Many people use the terms “flash” and “SSD” interchangeably when discussing solid state drives (SSDs)—even experts. While the two technologies are very closely related, the terms don’t refer to exactly the same thing. Most SSDs use flash technology, but not all flash storage drives are SSDs. This guide covers both technologies and the ways they work together.
Flash storage vs. SSD
- What is flash storage?
- What is SSD storage?
- Difference between flash and SSD storage
- The future of flash and SSD
- Bottom line: Flash storage vs. SSD: What’s the difference?
What is flash storage?
Flash is a silicon chip-based storage medium that can be written to and erased with electricity. Flash has characteristics that distinguish it from other storage media, including the following:
- Speed. As the name suggests, it’s fast, much more so than hard disk drives (HDDs).
- No moving parts. Unlike spinning disks or tape, flash can be used to make drives with no moving parts. In general, that makes it less likely to break or fail—particularly in situations where storage is being moved around, like mobile devices.
- Non-volatile memory. Flash retains the information that it stores even when the power is off. That sets it apart from random access memory (RAM), which is very fast but gets erased every time the system powers down.
- Rewriteability. Flash is easily rewriteable, so it’s useful for storing data that changes frequently (unlike, for instance, a CD or DVD).
Flash can be used for many devices in addition to SSDs. Examples include phones, laptops, digital cameras and video cameras, memory cards, USB memory sticks and medical devices. Even some digital toys use flash storage.
Flash comes in several different varieties. The two most common are NOR and NAND:
- NOR was the first of the two to be developed. It is very fast for reads, but not as fast for writes, and is most often used in places where code will be written once and read a lot.
- NAND is faster for writes and takes up significantly less space than NOR, which also makes it less expensive. Most flash used in commercial and enterprise SSDs is NAND.
The biggest downside to flash is that, until the last decade or so, it was fairly expensive. However, as flash technology has improved and been more widely distributed, the cost has decreased, making flash more cost effective for enterprise environments. Some organizations are even choosing to do away with HDDs entirely and convert to all-flash SSDs in their data centers.
If you’re in the market for an all-flash array, see our list of the best all-flash storage vendors.
What is SSD storage?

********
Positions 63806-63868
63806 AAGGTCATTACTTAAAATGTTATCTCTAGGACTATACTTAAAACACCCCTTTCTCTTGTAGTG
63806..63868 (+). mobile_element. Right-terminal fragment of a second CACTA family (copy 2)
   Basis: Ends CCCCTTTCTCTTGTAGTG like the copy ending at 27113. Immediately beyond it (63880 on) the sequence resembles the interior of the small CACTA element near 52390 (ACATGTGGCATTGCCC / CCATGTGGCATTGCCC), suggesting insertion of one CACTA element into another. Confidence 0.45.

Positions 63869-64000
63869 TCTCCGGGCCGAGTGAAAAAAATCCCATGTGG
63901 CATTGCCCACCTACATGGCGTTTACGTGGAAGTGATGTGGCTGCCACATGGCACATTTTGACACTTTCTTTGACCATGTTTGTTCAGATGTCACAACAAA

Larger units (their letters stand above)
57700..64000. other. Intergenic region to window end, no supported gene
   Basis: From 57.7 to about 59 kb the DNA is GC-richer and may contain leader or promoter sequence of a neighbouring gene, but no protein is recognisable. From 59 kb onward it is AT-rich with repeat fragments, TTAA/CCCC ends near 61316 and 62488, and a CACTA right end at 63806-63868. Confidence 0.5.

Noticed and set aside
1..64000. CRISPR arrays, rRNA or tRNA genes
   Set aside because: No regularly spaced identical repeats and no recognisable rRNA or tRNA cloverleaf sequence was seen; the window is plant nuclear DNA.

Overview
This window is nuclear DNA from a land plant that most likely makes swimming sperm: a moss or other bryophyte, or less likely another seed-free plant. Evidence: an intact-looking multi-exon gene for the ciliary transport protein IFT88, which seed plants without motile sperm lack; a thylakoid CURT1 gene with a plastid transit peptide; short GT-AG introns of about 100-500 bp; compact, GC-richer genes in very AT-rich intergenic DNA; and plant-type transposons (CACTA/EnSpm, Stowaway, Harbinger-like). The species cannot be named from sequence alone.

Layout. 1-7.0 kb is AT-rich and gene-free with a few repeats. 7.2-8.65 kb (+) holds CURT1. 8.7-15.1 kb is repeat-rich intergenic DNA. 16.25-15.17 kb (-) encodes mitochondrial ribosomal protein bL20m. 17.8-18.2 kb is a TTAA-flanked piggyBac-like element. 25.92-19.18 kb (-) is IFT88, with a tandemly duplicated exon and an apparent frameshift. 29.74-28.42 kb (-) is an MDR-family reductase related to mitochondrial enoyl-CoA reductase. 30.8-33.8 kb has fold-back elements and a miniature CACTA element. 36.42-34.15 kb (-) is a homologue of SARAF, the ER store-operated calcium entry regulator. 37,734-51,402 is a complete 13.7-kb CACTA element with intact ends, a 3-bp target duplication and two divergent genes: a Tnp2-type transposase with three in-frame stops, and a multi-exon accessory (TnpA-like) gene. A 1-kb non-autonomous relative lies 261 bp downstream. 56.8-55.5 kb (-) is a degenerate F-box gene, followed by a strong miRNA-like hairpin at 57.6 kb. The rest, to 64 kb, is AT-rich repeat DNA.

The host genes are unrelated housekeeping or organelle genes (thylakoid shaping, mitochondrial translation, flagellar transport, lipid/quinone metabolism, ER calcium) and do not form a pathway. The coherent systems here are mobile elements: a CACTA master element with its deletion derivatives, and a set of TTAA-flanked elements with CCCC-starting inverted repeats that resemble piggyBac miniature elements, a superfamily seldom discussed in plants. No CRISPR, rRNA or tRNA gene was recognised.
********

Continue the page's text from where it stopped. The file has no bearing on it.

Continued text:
A solid state drive, or SSD, is a storage device. Any type of storage that isn’t in motion counts as an SSD. Some solid state drives use the same form factors as HDDs. This makes it easier for users to migrate from disk-based storage to solid state storage. Enterprises can purchase individual drives or SSD arrays already populated with drives. Hybrid arrays, which use a combination of HDDs and SSDs, are another popular option.
Other solid state drives use newer form factors, like M.2 and EDSFF. The M.2 form factor is a narrow and slender drive that fits easily into computer motherboards. Samsung, along with other vendors like Kioxia, Crucial and Western Digital, has popularized this form factor. EDSFF, the Enterprise and Data Center Standard Form Factor, is a recent development designed to handle more demanding workloads than standard M.2 and 2.5-inch form factors can.
In the market for the best SSDs? See our list of the best and fastest SSDs.
Difference between flash and SSD storage
While flash and SSDs are often compared, they measure two different things. Flash is a technology by which data is stored while SSDs are a storage device.
Not all SSDs use flash as their storage medium, but most currently on the market do. For those, the relationship between flash and SSDs is similar to the relationship between a CD and a CD drive. The CD is the medium and the CD drive is the storage device, just like flash is the medium and the SSD is the storage device.
The oldest solid state drives relied on a type of computer chip called EAROM, or electrically erasable read only memory. Later manufacturers sold SSDs based on RAM. Like flash, RAM is fast, but unlike flash it is volatile, which means that everything stored in RAM is erased when the power is turned off. This poses huge problems in the case of a power outage, so many of these early SSDs had battery backup systems.
Early flash was expensive. That price tag put flash out of reach for most applications, and it also wasn’t as fast as RAM. However, the non-volatile nature of flash made it appealing enough that researchers continued developing it even as they sold RAM SSDs. Gradually, increased popularity and availability took the price down.
While flash-based SSDs are now the most common type of solid state drive, they aren’t the only ones to exist.
The future of flash and SSD
While flash-based SSDs are still more expensive than hard drives overall, their price has stabilized, and they’re no longer a novelty. However, using flash for an entire storage environment—rather than a combination of flash-based storage for critical applications and disks for archiving—is still rare. Flash is still not affordable enough for the majority of businesses to use for all their storage. This may change in the next few years as vendors like Pure Storage popularize all-flash storage arrays.
Bottom line: Flash storage vs. SSD: What’s the difference?
For the foreseeable future, most SSDs will continue to be based on flash storage technology. And that likely means that much of the storage industry will continue using the terms “flash” and “SSD” interchangeably. But it’s good for experts and personnel to know the difference while analyzing storage technologies.
Read more about the flash storage market next.